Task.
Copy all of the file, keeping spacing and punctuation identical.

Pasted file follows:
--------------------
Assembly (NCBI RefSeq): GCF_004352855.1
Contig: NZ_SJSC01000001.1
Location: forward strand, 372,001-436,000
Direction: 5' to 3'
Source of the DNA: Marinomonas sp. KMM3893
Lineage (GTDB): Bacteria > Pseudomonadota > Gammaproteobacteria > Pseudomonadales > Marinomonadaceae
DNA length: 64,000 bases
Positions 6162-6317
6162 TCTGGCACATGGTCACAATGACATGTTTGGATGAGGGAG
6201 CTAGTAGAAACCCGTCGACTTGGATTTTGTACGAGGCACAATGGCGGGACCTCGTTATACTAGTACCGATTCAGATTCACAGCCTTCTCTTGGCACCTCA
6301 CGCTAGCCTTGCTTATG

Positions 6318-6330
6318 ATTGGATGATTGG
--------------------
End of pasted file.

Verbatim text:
Assembly (NCBI RefSeq): GCF_004352855.1
Contig: NZ_SJSC01000001.1
Location: forward strand, 372,001-436,000
Direction: 5' to 3'
Source of the DNA: Marinomonas sp. KMM3893
Lineage (GTDB): Bacteria > Pseudomonadota > Gammaproteobacteria > Pseudomonadales > Marinomonadaceae
DNA length: 64,000 bases
Positions 6162-6317
6162 TCTGGCACATGGTCACAATGACATGTTTGGATGAGGGAG
6201 CTAGTAGAAACCCGTCGACTTGGATTTTGTACGAGGCACAATGGCGGGACCTCGTTATACTAGTACCGATTCAGATTCACAGCCTTCTCTTGGCACCTCA
6301 CGCTAGCCTTGCTTATG

Positions 6318-6330
6318 ATTGGATGATTGG